Eric slammed on the brakes. A cat had darted in front of the car. I looked down at Lillith. If there was any doubt before there wasn’t anymore. The force of the car stopping had snapped her head in the other direction without hardly an effort. I had most definitely been sitting next to a dead cat.
I’d never really had hysteria like in that moment before. Eric couldn’t do anything from his position in the driver’s seat, and I was going out of my mind in the back. I was screaming and crying and I was scared and I wanted to get that image out of my head and I couldn’t believe my kitty was dead and it was all wrong. It was all so wrong and it had happened so fucking fast it wasn’t fair.
Eric pulled into the vet’s drive and yelled, “Just get out of the car, baby.” and I sobbed my way to the vet’s door and banged on it, sobbing. They took her into the same office and he listened to her chest.
“Yeah, she’s gone,” he said. “I think it’s a blessing in disguise. She was pretty sick.”
He left us alone and we held each other and cried for a while. She looked so pretty. She wasn’t draining anything, and she was so still, she looked like what she did three weeks ago, before all of this stuff happened. She just was there. She was quiet. She even looked happy.
Eric left to use the restroom. I sat on a chair by the door. I looked into the lobby. There on a chair was a perfectly happy cat. She looked like Lillith. The same color, the same fur. Except someone had put Lillith’s fur on Taylor’s body. She was chubby and she had a squished in face. I had to laugh.
And then I looked back at my kitty. From my position in the chair I was sort of looking up at her. For the first time I noticed that her eyes weren’t going the same direction. I could see her teeth coming out of her mouth. She looked scary. I couldn’t look at her anymore. OH, GOD! It wasn’t supposed to happen like this! Oh, Lillith! I’m so sorry! I just wanted to make you better! The only thing I wanted to do was make you feel better. I’m sorry I took you here. I’m sorry they put so many drugs in you. I’m sorry I gave you that Pounce three weeks ago that made you sick. I’m sorry for whatever it was that happened that knocked you out of remission. I’m sorry you didn’t get to tell Taylor goodbye. I’m sorry you had to die outside our house. I hope you really died on the living room floor. Before you really left your body. I hope everything shut down when all three of us were around you for that moment, calling your name and petting you. I hope that’s your last memory of us. We love you. I love you. I love you so much. I’m sorry I couldn’t fix what was broken. I’m so very sorry.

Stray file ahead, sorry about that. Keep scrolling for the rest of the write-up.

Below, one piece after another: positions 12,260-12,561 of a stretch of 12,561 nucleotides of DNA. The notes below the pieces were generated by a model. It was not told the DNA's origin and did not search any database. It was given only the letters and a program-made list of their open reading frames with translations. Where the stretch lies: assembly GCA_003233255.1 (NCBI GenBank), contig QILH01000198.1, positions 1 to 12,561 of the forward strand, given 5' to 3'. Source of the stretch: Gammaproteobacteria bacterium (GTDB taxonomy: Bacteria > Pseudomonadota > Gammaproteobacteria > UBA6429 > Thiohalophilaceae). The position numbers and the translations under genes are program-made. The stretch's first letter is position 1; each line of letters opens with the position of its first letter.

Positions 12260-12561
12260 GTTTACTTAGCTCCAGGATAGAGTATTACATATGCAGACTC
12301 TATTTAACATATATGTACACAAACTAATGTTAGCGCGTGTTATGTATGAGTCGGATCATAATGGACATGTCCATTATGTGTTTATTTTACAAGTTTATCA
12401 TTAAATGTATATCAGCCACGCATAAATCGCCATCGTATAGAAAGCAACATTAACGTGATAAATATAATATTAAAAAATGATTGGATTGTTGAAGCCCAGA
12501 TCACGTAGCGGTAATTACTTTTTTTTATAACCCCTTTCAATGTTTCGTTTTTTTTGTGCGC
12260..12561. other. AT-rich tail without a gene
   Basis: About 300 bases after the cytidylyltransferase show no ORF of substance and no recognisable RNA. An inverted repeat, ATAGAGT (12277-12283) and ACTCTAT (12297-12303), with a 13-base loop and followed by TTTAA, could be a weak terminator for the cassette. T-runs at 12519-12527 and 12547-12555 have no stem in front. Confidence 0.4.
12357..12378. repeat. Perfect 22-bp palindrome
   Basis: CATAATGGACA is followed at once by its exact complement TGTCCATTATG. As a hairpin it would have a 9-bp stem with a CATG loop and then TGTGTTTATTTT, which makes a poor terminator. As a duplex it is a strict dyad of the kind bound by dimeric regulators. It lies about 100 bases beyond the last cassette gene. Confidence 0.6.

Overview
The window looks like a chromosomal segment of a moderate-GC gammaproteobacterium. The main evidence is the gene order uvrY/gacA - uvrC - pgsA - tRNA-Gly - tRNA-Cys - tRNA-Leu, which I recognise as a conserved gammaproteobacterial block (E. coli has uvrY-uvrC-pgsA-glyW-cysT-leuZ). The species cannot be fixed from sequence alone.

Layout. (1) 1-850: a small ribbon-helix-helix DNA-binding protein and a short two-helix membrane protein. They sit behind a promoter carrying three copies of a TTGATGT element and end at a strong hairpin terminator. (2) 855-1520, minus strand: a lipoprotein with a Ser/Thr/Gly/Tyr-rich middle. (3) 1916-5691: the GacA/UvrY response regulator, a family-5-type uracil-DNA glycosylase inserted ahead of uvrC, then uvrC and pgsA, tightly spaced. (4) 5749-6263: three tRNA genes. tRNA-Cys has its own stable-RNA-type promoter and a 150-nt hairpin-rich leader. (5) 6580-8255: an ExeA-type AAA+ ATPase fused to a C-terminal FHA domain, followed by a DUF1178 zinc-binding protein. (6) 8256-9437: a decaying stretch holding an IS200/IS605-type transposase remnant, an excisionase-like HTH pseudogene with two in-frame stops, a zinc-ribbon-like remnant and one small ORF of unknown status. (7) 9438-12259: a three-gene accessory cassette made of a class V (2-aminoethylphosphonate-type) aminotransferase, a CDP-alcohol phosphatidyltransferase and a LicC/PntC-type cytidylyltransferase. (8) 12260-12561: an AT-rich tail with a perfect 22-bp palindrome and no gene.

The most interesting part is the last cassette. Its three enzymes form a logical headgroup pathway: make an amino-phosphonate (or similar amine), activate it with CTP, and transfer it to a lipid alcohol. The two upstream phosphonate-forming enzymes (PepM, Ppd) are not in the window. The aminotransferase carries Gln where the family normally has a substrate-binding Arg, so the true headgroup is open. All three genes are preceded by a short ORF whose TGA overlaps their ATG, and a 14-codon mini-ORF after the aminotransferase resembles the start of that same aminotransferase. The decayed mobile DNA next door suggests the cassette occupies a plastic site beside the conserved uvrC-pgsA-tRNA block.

When they took her away, something felt missing. Something was gone. But there was also a very real feeling that something was over. We weren’t going to have to stick more needles in her or pills in her or liquids in her. She was in peace.
They couldn’t reimburse me for the meds. Some law. They could only give me partial credit on some things. After the charge for them to cremate her, I owed another fifteen dollars.
We paid in a daze. We walked to the car in silence. As we got closer to home I got more and more upset. Everything happened so fucking fast I don’t even know. She’s just gone. I’ll never see her again. Ever. Ever.
We drove up to the apartment. I saw the spot where I was sitting when I said for the first time, “My cat just died,” and my heart started breaking. I made it up the stairs but I felt worse. My stomach was clenching. I couldn’t breathe. There’s the spot where I yelled, “She’s dying, baby!” There’s the spot where I felt her seize up. Eric opened the door. There’s the spot where she left us.
I ran to the bathroom and threw up. I threw up while having an asthma attack. I was a fucking mess. I threw cold water on myself and started to calm down. I wandered into the living room. Eric was smiling.
“She took all our money before she left, didn’t she?” Eric asked.
“I don’t think she liked that sex life comment you made,” I said.
We held each other and missed her. Quietly. Taylor looked around the house like he misplaced something. We went to bed, but neither of us went to sleep for a little while.
Just about an hour ago I woke up to the sound of Lillith having another hairball. “Don’t puke in my bra again,” I thought, when I bolted upright. It can’t be Lillith. It’s Taylor. He never has hairballs.
I turned on the light and saw Taylor throw up on the carpet. He never throws up. I think he just ate himself sick. He looked at me and let me pull him into bed with me. He stayed there and let me pet him. We were three sad sad creatures. I couldn’t go back to sleep. It all started coming back to me. It all came back so hard and so fast. It all happened so quickly.
I miss her. I miss her horribly. It still feels like she’s here. Somewhere. She’s in the house, I know it. She’s in a hiding space. She’s hiding from Taylor. She’ll come out soon. She’ll go back to kneading our stomachs when we’re trying to sleep (“making biscuits” as we called it). She’s run up and jump in my lap and rub her head on my chin. She’ll sleep between Eric’s legs.
But it’s the waiting for her to come out that’s killing me.
Sleep well, Lillith. I hope the kitty god knows what a great cat he’s getting. I hope there’s always a table corner for you to scratch your chin on, and you just make sure the kitty god knows that you get to sleep in the crook of his arm. if he doesn’t let you, just do what you did to me– knead him right on the edge of his nipple. He’ll be in so much pain he’ll let you sleep anywhere. But you already knew that, didn’t you?
We love you and we miss you.